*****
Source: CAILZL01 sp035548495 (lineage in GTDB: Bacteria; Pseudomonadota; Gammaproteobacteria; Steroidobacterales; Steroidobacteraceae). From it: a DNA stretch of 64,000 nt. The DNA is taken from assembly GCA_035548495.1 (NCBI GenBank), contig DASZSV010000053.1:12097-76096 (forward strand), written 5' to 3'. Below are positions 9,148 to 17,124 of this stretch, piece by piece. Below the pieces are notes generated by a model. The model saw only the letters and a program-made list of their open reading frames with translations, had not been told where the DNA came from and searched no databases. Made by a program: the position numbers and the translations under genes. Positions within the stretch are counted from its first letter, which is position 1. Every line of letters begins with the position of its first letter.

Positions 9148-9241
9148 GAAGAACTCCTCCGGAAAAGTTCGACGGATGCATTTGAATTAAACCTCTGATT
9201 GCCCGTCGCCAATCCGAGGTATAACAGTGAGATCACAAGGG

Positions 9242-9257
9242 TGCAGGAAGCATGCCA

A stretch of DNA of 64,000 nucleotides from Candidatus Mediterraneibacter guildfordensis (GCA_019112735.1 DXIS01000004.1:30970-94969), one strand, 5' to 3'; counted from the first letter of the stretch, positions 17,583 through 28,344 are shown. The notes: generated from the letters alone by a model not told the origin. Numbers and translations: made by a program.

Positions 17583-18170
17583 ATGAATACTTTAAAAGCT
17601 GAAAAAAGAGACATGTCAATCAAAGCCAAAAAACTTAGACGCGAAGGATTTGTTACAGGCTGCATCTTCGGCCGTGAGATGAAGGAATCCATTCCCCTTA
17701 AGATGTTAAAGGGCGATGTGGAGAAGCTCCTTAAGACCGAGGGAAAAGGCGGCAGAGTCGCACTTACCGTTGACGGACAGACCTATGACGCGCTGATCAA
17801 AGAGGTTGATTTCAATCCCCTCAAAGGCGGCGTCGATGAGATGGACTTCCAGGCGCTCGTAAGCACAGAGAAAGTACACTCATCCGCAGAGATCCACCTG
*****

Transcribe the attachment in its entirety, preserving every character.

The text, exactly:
Source: CAILZL01 sp035548495 (lineage in GTDB: Bacteria; Pseudomonadota; Gammaproteobacteria; Steroidobacterales; Steroidobacteraceae). From it: a DNA stretch of 64,000 nt. The DNA is taken from assembly GCA_035548495.1 (NCBI GenBank), contig DASZSV010000053.1:12097-76096 (forward strand), written 5' to 3'. Below are positions 9,148 to 17,124 of this stretch, piece by piece. Below the pieces are notes generated by a model. The model saw only the letters and a program-made list of their open reading frames with translations, had not been told where the DNA came from and searched no databases. Made by a program: the position numbers and the translations under genes. Positions within the stretch are counted from its first letter, which is position 1. Every line of letters begins with the position of its first letter.

Positions 9148-9241
9148 GAAGAACTCCTCCGGAAAAGTTCGACGGATGCATTTGAATTAAACCTCTGATT
9201 GCCCGTCGCCAATCCGAGGTATAACAGTGAGATCACAAGGG

Positions 9242-9257
9242 TGCAGGAAGCATGCCA

A stretch of DNA of 64,000 nucleotides from Candidatus Mediterraneibacter guildfordensis (GCA_019112735.1 DXIS01000004.1:30970-94969), one strand, 5' to 3'; counted from the first letter of the stretch, positions 17,583 through 28,344 are shown. The notes: generated from the letters alone by a model not told the origin. Numbers and translations: made by a program.

Positions 17583-18170
17583 ATGAATACTTTAAAAGCT
17601 GAAAAAAGAGACATGTCAATCAAAGCCAAAAAACTTAGACGCGAAGGATTTGTTACAGGCTGCATCTTCGGCCGTGAGATGAAGGAATCCATTCCCCTTA
17701 AGATGTTAAAGGGCGATGTGGAGAAGCTCCTTAAGACCGAGGGAAAAGGCGGCAGAGTCGCACTTACCGTTGACGGACAGACCTATGACGCGCTGATCAA
17801 AGAGGTTGATTTCAATCCCCTCAAAGGCGGCGTCGATGAGATGGACTTCCAGGCGCTCGTAAGCACAGAGAAAGTACACTCATCCGCAGAGATCCACCTG